One look at Neal Olkewicz in his football uniform and it is easy to understand why his teammates call him "Mole."
At 6 feet and 218 pounds, this rookie free agent from Maryland hardly resembles a menacing National Football League middle linebacker. But he is so far.
He has demonstrated that he is one of the Redskins' hardest hitters and a good enough man in the middle to enable Coach Jack Pardee to release last year's starter, Harold McLinton. Olkewicz remains as the backup to Don Hover, the new starter.
According to the coaching staff, Olkewicz hits hard and often, makes few mistakes and has passed every conceivable test Pardee has offered.
His size, or lack of it, is the main reason no NFL team drafted him. No one was interested in a diminutive middle linebacker -- except, apparently, the Redskins.
Olkewicz was the first free agent they signed, just five hours after the draft ended.
Washington would have signed him even sooner if he hadn't gotten lost getting to Redskin Park from College Park. "I ended up in Frederick and D.C. first, but I got there," Olkewicz said.
Olkewicz weighted 210 then and the Redskins offered him a bonus if he came to camp at 218. He did, and has been a heavy hitter ever since.
"The first contact drill we had he caught everybody's eye with his hitting," Pardee said. "It didn't take the other players long to learn his name."
The only thing about Olkewicz that concerned Pardee was his size, but that worry was short-lived.
"In training camp we had a lot of one-on-one drills and Neal did as well against Jeff Williams as anyone and that's the biggest physical mismatch we could have," Pardee said.
Williams, the first-team right guard, is 6-4 and 265 pounds.
Pardee also knows that a one-on-one drill in training camp is not the same as contact in a game. But in the second preseason game against Denver, Pardee watched Olkewicz ward off three blockers and hit Bronco quarterback Norris Weese to force a fumble late in the game.
"Every time he has been in a hot seat and wasn't protected, he has been able to come up with the plays," Pardee said. "And that's what you are looking for in a middle linebacker."
Olkewicz, who grew up in Phoenixville, Pa. ("a typical Pennsylvania steel town where people worked at the mill in the day and went to the bar at night," he says) was an inside linebacker at Maryland. The Terrapins usually played a wide-tackle-six defense, using only two linebackers.
The biggest adjustment for Olkewicz has been to learn the complicated Redskin pass coverages.
This week has been one of the wildest in Olkewicz's life. "I read in the papers one day that I was in jeopardy and then the next day McLinton was gone, Hover got hurt and I was first team," he said after yesterday's practice.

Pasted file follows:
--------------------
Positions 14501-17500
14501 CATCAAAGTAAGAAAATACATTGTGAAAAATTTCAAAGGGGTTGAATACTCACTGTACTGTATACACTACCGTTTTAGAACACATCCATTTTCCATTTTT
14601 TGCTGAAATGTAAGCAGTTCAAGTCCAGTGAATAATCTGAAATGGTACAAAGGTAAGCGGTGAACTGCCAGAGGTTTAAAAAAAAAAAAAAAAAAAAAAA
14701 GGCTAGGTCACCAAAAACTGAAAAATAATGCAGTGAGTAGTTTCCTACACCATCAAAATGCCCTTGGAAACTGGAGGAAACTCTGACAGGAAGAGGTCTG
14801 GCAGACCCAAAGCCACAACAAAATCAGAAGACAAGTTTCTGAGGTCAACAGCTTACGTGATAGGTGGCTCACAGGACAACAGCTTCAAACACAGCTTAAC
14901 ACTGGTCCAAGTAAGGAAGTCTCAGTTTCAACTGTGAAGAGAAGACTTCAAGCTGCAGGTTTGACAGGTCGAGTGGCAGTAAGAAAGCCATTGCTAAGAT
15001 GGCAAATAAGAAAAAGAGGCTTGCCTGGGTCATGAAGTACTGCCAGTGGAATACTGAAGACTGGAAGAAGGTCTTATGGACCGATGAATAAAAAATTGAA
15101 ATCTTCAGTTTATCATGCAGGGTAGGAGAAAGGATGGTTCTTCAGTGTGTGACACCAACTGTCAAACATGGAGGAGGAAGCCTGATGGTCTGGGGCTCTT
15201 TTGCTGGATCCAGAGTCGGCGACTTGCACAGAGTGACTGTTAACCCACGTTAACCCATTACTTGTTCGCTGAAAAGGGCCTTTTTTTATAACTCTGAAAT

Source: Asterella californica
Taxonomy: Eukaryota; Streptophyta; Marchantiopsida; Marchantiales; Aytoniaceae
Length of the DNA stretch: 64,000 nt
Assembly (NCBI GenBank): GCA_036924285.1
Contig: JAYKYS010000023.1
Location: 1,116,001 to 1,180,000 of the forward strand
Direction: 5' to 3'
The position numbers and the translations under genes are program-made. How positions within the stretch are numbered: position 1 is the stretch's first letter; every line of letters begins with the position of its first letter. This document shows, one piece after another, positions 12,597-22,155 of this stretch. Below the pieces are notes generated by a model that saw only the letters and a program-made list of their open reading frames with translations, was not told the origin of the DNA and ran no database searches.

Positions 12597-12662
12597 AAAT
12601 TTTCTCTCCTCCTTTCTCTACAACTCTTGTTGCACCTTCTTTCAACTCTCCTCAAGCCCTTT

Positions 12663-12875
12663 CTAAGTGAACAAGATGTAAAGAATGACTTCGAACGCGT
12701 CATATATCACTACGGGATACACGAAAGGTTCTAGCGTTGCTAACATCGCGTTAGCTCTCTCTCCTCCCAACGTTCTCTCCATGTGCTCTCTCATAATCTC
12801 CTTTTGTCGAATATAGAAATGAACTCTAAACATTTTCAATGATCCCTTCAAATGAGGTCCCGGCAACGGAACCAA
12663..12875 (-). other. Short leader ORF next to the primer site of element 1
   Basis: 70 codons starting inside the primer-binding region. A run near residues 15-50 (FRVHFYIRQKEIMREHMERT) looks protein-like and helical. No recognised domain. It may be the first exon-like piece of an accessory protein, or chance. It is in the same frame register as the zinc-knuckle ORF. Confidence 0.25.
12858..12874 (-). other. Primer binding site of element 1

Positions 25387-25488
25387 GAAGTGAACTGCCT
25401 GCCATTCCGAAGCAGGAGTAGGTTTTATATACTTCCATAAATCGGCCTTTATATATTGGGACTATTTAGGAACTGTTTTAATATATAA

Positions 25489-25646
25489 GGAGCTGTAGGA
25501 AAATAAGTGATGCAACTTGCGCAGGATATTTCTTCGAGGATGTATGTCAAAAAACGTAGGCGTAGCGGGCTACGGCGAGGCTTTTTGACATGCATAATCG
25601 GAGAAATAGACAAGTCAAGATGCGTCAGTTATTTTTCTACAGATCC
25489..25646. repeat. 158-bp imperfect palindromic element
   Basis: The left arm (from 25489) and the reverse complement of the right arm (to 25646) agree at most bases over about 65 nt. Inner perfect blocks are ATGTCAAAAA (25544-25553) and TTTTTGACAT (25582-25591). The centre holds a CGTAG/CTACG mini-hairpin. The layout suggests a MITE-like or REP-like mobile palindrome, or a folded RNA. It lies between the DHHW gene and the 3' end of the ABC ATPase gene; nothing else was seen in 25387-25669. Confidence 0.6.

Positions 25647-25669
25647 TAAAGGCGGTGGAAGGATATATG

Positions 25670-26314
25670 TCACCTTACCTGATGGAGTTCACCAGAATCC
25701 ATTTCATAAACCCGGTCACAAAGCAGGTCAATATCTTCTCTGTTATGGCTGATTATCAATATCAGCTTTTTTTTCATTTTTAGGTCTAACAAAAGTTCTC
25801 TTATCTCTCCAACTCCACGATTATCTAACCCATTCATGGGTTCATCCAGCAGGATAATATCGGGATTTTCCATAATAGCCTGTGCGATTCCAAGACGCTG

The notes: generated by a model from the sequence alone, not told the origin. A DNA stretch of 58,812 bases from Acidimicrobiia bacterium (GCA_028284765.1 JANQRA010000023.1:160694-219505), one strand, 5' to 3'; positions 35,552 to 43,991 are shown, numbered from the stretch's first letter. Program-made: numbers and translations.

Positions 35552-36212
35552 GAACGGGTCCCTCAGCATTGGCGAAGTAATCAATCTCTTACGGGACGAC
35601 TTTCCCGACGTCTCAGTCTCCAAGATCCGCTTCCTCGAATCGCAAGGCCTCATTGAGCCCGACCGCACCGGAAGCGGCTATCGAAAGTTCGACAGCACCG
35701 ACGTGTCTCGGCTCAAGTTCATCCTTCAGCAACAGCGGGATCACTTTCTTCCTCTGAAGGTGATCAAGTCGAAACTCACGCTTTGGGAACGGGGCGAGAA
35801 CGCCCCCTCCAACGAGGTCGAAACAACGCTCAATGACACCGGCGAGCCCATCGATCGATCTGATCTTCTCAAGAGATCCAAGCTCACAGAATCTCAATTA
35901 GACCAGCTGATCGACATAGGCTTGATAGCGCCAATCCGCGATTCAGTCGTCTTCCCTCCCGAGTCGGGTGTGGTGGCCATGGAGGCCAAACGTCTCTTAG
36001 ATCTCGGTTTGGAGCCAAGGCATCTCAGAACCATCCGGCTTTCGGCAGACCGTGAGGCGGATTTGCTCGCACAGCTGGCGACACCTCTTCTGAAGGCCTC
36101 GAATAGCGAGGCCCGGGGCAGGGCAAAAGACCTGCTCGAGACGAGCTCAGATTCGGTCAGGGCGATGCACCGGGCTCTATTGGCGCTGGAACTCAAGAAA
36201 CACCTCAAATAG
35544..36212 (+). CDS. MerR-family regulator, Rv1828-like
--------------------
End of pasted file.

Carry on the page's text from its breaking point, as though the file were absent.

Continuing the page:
In addition to being Hover's backup, Olkewicz will be the other inside linebacker when the Redskins play a 3-4 defense. He is on the kickoff and punt special teams.
"The coaches have really put themselves on the spot with what they've decided to do at middle linebacker," Olkewicz said, "and that just makes me work that much harder. I wouldn't have come here if I didn't think they were going to give me a chance, and after I was here for a short time, I realized that I could play football at this level. I just have to keep working."
Olkewicz is one of those rookies the veterans enjoy having around. He resembles former Redskin Bob Brunet, which prompted another nickname -- Bru.
His hitting has even been looked upon favorably by the veterans, who usually disdain such a thing.
The fact that he has apparently made the team, and that the coaches like him, has not really shocked Olkewicz. He was always confident in his ability. He says the only surprise so far has been "how much fun this has all been. I'm really enjoying myself out here," he said. "Honest."
Guard Dan Nugent took part in contact drills for the second straight day and moved well, Pardee said he still wasn't sure if Nugent would play against Cleveland Friday . . . Defensive lineman Perry Brooks, coming off a bicep operation, had some light contact yesterday. His status is uncertain for Friday . . . Mark Moseley's right leg was a little sore, so he did some kicking before practice and let punter Mike Bragg handle the field goal kicking at the end of practice. Moseley and Pardee said the soreness wasn't bad, but if Moseley doesn't feel 100 percent Friday, he might not kick then, either . . . Yesterday was the first time the Redskins practiced with a 50-man squad and Pardee said it will take some getting used to. "A lot of guys were getting tired and dragging because we didn't have a lot of fresh people to keep sending in," he said.